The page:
Drug use, particularly ketamine, has become an expectation at many festival events, as attendees look to enhance their experience and unwind.
So as the summer festival season rolls into full swing, Martin Preston, founder and chief executive at private rehab clinic Delamere has warned potential users and festival-goers of the dangers of abusing ketamine and entering a k-hole: ‘Ketamine is a commonly used anaesthetic by doctors and vets, but despite its medical use, the drug is commonly abused illegally.’
‘Commonly referred to as ket, horse-tranquiliser and special k, it gives the user a drunk-like feeling in small doses. However, a large dose has an extremely powerful, hallucinogenic and dissociative effect commonly referred to as a k-hole.’
‘When someone enters a ‘k-hole’, they are temporarily unable to interact with others or the world around them. Ketamine is a dissociative drug, which can make users feel detached from reality and themselves.’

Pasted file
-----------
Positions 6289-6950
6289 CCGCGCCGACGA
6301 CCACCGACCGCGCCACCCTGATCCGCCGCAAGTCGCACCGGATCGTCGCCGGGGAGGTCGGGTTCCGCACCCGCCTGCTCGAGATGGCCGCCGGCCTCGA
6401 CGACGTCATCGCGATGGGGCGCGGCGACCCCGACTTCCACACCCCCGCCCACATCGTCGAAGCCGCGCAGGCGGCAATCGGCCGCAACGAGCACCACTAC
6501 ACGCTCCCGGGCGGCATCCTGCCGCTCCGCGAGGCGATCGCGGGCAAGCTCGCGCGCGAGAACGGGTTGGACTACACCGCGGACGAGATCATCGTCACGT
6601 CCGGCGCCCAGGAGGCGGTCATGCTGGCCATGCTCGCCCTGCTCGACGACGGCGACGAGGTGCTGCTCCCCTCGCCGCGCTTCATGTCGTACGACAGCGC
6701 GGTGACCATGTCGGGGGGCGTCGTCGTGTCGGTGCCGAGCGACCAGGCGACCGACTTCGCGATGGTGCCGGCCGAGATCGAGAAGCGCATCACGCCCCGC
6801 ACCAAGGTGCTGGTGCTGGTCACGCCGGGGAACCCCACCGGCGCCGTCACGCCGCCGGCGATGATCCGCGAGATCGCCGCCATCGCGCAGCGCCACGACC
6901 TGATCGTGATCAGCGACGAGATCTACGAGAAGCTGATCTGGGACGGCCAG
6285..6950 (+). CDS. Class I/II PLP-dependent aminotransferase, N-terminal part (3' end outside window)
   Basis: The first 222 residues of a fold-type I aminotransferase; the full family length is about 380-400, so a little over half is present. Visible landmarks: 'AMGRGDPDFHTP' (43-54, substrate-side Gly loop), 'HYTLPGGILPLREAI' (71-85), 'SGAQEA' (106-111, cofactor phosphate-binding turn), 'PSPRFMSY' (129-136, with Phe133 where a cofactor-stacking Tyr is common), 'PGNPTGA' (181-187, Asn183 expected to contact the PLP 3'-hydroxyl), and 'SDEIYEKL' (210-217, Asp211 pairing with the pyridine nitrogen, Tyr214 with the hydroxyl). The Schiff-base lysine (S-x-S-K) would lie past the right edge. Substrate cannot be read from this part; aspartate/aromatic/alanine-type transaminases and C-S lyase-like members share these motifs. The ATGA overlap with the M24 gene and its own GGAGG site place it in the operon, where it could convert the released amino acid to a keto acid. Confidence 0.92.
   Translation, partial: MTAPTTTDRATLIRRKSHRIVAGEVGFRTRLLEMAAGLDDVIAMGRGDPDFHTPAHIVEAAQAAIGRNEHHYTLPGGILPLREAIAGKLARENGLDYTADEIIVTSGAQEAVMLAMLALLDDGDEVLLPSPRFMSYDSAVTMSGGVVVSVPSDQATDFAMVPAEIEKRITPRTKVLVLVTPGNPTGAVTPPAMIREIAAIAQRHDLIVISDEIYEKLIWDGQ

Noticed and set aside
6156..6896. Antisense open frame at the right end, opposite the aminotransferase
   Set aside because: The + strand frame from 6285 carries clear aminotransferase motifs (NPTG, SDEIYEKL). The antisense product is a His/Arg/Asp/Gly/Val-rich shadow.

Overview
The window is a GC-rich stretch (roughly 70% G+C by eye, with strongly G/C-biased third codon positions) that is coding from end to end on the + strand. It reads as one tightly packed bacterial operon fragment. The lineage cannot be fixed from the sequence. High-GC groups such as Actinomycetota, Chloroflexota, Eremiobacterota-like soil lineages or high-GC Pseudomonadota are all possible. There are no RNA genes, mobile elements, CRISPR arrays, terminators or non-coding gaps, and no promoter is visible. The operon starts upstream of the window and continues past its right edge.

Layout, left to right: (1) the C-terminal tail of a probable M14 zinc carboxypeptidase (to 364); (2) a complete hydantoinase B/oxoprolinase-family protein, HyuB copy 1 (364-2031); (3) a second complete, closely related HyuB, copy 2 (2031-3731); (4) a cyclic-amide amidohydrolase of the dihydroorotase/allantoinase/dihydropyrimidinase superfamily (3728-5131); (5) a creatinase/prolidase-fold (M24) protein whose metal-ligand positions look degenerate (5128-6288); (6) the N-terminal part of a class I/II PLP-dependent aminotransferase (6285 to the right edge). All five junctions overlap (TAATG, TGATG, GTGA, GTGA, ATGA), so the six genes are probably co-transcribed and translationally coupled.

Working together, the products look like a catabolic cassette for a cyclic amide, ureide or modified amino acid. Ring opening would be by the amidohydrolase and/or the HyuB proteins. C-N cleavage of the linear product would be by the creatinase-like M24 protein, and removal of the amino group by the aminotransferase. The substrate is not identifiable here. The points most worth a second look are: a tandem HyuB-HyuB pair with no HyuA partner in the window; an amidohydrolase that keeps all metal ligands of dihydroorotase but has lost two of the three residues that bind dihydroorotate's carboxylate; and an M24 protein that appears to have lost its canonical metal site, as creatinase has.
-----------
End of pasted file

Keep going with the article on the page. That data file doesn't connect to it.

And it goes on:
Studies have shown that ketamine addiction is not physical but purely psychological. That’s why ketamine is often used to alleviate feelings of anxiety or depression, as it induces a trance-like state while providing sedation and pain relief.
‘K-holes’ are extremely dangerous as they can cause damaging mental and physical effects. Mentally, they can cause hallucinations, paranoia, extreme panic and short-term memory loss, leading to long-term mental health issues.’
‘Users can also become violently agitated, putting themselves and others at risk. This is why festivals are one of the worst environments under the influence of ketamine, as the dissociative effects could cause psychosis-like experiences which are dangerous for everyone.’
‘Physically, ketamine can cause vomiting, a slow heart rate and breathing problems. When frequently taken in a high dose, ketamine can cause the bladder to shrink, producing cloudy or bloody urine and pain when going to the toilet. In the worst cases of ketamine abuse, the damage can be irreversible, requiring a colostomy bag to be surgically placed to bypass the bladder alongside potential liver damage.’
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